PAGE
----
Citigroup Inc. closed flat at $4.42 after reporting earnings that came in just above analysts' expectations. The bank's net income fell 32 percent but it was able to set aside less money to cover losses from loan defaults as more customers made payments on time.
Several other big banks are due to report earnings this week. Traders are keen to find out if banks are lending more. Upcoming reports from Goldman Sachs Group Inc. and Wells Fargo & Co. this week are "crucial for the markets," says Quincy Krosby, a market strategist for Prudential Financial.
Industrial supply company W.W. Grainger rose 1.7 percent. The company's first-quarter net income soared after it began offering new products and pushed into Mexico, Colombia and Japan.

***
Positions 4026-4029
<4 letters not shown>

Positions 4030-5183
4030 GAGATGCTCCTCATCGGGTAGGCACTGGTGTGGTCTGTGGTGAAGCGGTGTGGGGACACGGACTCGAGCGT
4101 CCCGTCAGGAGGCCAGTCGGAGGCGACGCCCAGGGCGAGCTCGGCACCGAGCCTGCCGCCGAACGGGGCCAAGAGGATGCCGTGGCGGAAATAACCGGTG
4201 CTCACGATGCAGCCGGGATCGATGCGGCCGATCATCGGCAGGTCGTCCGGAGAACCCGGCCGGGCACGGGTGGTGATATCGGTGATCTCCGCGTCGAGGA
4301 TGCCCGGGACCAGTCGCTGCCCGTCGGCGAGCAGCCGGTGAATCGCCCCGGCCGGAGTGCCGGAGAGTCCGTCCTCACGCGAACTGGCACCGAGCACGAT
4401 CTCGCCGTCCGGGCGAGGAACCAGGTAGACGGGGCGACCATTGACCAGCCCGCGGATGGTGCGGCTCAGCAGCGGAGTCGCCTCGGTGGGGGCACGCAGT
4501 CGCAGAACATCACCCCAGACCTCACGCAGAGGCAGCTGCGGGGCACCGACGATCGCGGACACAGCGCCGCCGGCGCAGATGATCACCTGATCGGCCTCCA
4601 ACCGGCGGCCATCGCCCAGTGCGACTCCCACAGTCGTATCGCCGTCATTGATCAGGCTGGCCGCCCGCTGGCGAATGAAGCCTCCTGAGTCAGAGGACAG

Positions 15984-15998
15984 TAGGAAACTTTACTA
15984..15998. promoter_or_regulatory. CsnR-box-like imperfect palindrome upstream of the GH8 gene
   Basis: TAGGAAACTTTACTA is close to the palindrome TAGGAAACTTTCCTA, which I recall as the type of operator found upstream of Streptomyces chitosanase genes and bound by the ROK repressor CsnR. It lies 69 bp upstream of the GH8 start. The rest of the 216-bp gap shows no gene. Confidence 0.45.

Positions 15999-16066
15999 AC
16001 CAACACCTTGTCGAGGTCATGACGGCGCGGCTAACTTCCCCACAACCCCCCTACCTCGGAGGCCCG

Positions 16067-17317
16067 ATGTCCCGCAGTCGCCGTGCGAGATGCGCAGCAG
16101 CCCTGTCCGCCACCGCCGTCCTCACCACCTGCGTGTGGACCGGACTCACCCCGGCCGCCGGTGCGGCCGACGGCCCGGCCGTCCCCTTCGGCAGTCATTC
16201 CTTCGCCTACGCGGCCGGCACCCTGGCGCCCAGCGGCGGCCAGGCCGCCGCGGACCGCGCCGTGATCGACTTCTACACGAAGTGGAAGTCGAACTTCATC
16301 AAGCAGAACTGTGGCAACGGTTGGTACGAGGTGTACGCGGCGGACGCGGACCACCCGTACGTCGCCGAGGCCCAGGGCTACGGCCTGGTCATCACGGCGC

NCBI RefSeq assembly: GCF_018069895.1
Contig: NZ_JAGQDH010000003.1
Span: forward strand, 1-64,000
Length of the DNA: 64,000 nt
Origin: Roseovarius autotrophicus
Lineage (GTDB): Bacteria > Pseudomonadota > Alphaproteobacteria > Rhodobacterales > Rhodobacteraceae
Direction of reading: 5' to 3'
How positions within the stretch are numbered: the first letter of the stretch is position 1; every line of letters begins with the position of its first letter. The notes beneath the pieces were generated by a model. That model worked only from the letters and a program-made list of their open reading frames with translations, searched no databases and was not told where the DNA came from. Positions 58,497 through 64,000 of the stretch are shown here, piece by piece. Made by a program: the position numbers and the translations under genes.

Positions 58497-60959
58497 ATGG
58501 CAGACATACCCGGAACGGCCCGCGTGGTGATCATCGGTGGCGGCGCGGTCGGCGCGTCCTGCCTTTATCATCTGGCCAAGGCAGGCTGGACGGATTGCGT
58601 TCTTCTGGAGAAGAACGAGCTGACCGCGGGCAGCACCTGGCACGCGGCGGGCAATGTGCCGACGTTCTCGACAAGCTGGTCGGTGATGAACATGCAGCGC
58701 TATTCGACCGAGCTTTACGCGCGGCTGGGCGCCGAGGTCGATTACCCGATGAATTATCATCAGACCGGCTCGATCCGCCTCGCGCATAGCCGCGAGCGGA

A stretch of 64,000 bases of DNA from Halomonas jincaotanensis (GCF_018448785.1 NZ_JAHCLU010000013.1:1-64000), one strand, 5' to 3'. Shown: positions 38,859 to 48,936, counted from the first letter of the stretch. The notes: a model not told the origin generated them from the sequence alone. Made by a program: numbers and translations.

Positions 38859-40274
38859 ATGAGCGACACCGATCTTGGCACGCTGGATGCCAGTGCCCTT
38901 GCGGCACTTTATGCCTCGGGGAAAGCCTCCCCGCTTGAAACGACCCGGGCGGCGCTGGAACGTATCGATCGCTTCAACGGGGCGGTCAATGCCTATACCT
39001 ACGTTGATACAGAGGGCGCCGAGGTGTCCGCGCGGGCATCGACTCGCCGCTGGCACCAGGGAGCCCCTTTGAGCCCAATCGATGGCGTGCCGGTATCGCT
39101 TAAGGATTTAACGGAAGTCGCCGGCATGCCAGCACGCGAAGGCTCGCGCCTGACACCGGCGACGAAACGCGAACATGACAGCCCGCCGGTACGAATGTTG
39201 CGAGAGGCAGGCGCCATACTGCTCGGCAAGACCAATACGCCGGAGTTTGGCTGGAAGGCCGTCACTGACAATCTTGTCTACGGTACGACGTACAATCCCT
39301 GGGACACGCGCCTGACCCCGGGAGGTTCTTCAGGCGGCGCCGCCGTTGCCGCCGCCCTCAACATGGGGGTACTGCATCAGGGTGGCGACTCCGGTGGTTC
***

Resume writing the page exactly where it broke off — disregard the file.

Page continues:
Four stocks fell for every one that rose on the New York Stock Exchange. Trading volume was 4.6 billion shares.
The New York bank on Monday said it earned $3 billion, or 10 cents per share, compared with $4.4 billion, or 15 cents a share in the first quarter of last year. The earnings were slightly higher than the 9 cents a share estimated by analysts surveyed by FactSet.
First quarter revenue fell 22 percent to $19.7 billion from the same period last year.
Though Standard & Poor's reaffirmed its triple A rating on the U.S., it downgraded its credit outlook to negative from stable, citing a "material risk" that policymakers won't be able to agree on a plan to deal with the "very large" budget deficit.